--Thomas D., Sunnyvale, Calif. There's a lot of hoop in my background, actually. It's my favorite sport. I just happened to be better at throwing a baseball, so that's what I played at USF. But I did start for a conference championship basketball team in junior college, and I can tell you with certainty that my Canada College would have boat-raced the Div. III band of ragamuffins for which Steinmetz served as a practice dummy.I haven't seen Matt play, either, but unlike him, I'm willing to show some respect and assume the guy can ball a little bit. But he's way off on the scouting report. He'll realize that if he ever puts down the I-don't-want-the-big-guy-to-hurt-me crutch, because as arrogant as he is, he'll sag off me because of my size and find himself needing an umbrella to protect him from the feathery mid-range jumpers I'll rain on him. Give me three predictions for 2010: A's team leader in wins, Giants team leader in homers, number of wins for the 49ers.
--Nathaniel R., Rocklin, Calif. Justin Duchscherer, with 15. Pablo Sandoval, with 31. Niners win nine games.

Top prospect Shaw not feeling pressure of potential call-up

csnpost.jpg

Top prospect Shaw not feeling pressure of potential call-up

SAN FRANCISCO — The Giants do not like to set timetables for their top prospects, instead encouraging them to force their way into promotions. Christian Arroyo did that in April and Ryder Jones followed over the summer, and both should be in position to compete for the third base job next spring. 

One of those two could ultimately fill a gaping hole in the lineup. When it comes to left field, one of their current River Cats teammates hopes to do the same. Chris Shaw is the organization’s top prospects on some lists, and on all lists, he is their top power-hitting prospect. 

The 23-year-old has 16 homers and 23 doubles across two levels this season, good for a .503 slugging percentage that’s right in line with his mark (.502) over 269 professional games. Shaw is on the fast track, and he became more intriguing when the Giants — with Brandon Belt signed long-term at first — moved him to left full-time this season. 

Shaw is doing what was asked of him. Earlier this week, I asked him if that has him thinking about a promotion. 

“It’s my motivation obviously to get to the big leagues, that’s why you work so hard in the offseason is to put yourself in that position to be knocking on the door,” he said. “But now, in season, you kind of put all your work in up to this point and everything else is a result of all your hard work up to this point. I don’t necessarily put any extra pressure on myself because right now I just go out and play and whatever happens, happens.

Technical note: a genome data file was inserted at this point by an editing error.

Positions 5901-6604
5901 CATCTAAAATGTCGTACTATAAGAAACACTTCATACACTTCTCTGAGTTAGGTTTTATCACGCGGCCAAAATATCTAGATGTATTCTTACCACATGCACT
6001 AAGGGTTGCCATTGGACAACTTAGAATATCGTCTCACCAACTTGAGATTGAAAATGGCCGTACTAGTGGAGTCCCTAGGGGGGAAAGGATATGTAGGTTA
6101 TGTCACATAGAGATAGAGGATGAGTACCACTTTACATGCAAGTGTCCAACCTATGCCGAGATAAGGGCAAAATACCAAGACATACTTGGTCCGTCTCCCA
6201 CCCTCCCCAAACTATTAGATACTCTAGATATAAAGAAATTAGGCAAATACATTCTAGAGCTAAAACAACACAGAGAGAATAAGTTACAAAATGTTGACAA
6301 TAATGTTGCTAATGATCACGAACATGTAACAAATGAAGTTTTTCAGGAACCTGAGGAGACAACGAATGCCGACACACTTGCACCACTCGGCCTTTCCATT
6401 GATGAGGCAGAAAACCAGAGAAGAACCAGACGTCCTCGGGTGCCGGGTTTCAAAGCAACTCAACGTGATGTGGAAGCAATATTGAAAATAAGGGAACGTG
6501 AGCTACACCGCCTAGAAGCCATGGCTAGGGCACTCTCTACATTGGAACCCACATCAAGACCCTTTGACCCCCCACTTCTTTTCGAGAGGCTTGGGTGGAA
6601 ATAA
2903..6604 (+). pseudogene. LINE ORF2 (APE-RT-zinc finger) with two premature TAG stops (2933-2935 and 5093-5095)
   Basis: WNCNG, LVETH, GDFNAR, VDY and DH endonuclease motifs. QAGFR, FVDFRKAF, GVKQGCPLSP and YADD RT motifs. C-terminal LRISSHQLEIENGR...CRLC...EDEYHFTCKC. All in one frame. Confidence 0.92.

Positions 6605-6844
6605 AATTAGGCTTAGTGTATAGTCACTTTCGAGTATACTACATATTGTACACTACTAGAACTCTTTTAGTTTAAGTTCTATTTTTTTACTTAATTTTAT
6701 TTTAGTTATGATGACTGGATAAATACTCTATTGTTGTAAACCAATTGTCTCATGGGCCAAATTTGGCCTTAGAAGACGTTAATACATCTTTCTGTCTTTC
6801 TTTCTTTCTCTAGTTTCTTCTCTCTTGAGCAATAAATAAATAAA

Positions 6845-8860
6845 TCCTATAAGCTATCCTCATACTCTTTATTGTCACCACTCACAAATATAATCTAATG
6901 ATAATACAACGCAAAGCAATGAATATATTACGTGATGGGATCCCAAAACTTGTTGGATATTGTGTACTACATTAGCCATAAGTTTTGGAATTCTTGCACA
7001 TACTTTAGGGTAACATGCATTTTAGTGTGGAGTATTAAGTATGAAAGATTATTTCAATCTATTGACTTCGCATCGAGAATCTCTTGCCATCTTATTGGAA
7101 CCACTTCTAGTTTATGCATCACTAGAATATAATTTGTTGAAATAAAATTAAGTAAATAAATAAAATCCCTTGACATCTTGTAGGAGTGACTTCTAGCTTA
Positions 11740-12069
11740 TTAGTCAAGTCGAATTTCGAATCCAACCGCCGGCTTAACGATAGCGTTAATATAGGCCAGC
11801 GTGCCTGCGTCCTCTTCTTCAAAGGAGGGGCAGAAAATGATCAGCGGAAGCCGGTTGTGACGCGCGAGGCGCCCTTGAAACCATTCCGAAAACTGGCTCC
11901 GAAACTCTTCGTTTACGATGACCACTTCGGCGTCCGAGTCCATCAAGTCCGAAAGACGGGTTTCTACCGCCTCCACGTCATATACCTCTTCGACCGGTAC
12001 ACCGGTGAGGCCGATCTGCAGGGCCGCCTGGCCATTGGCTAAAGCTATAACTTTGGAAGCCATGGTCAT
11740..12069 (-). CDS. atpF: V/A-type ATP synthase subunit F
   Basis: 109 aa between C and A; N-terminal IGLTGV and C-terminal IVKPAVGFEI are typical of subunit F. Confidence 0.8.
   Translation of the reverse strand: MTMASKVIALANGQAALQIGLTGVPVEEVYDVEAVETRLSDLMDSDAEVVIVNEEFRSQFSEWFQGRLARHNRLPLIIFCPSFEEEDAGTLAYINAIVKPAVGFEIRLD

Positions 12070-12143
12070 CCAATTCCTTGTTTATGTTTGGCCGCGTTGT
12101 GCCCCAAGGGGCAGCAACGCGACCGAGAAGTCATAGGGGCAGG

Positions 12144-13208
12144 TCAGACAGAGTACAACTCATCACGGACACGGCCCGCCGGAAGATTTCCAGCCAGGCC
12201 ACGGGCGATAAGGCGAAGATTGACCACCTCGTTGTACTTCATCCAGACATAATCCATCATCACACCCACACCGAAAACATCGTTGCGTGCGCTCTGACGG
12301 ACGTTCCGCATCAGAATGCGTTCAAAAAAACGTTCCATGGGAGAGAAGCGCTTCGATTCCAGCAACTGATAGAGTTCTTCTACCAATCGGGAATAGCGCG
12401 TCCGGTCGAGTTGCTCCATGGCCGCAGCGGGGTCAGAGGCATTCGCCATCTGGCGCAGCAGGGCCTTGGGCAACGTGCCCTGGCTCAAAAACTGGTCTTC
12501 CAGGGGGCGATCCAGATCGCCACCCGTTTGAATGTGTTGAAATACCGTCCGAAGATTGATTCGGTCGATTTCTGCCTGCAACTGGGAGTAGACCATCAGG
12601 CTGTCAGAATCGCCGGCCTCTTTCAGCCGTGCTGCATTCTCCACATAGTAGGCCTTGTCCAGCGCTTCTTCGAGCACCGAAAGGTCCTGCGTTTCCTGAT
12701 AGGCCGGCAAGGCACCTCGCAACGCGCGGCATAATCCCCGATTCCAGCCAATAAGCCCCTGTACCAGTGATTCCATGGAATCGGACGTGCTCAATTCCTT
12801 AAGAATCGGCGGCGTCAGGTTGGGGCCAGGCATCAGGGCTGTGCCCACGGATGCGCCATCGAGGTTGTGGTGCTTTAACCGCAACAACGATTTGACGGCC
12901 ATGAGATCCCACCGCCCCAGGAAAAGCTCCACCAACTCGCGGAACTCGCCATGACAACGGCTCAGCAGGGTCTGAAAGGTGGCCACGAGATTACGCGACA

“I can’t dictate what falls and what doesn’t fall and what my batting average is going to look like a month from now, and ultimately what the front office wants to do. I’m fully aware they don’t have to add me this year. I trust in the front office in promoting me when they feel I’m ready developmentally.”

The big problem for Shaw at the moment is that the Giants do not need to add him to the 40-man roster until after the 2018 season. They are big on inventory, and not keen on DFA’ing another player this year and taking up a winter roster spot over the offseason for a prospect who currently is not in the opening day plans for 2018. That’s the paperwork side of this. On the field, Shaw is blocked by Gorkys Hernandez (who is now playing everyday), Jarrett Parker (who will finish his rehab assignment soon), Mac Williamson, and others. It remains a bit of a long shot that Shaw gets a September cameo, and when I checked in with team officials a week ago, the word was that it’s not currently in the plans. 

Having said that, the last-place Giants could certainly use some excitement and a glimpse of power. Shaw has some time left to change the front office's September plans. In the meantime, he’s the latest guest on our Giants Insider podcast. The quote above is from the podcast, which you can stream here or download on iTunes here. We talked promotions, his move to left, his power, his post-deadline tweet last year, and more. 

Former Stanford star scores winning goal for USA in Gold Cup victory

gold-cup-us.jpg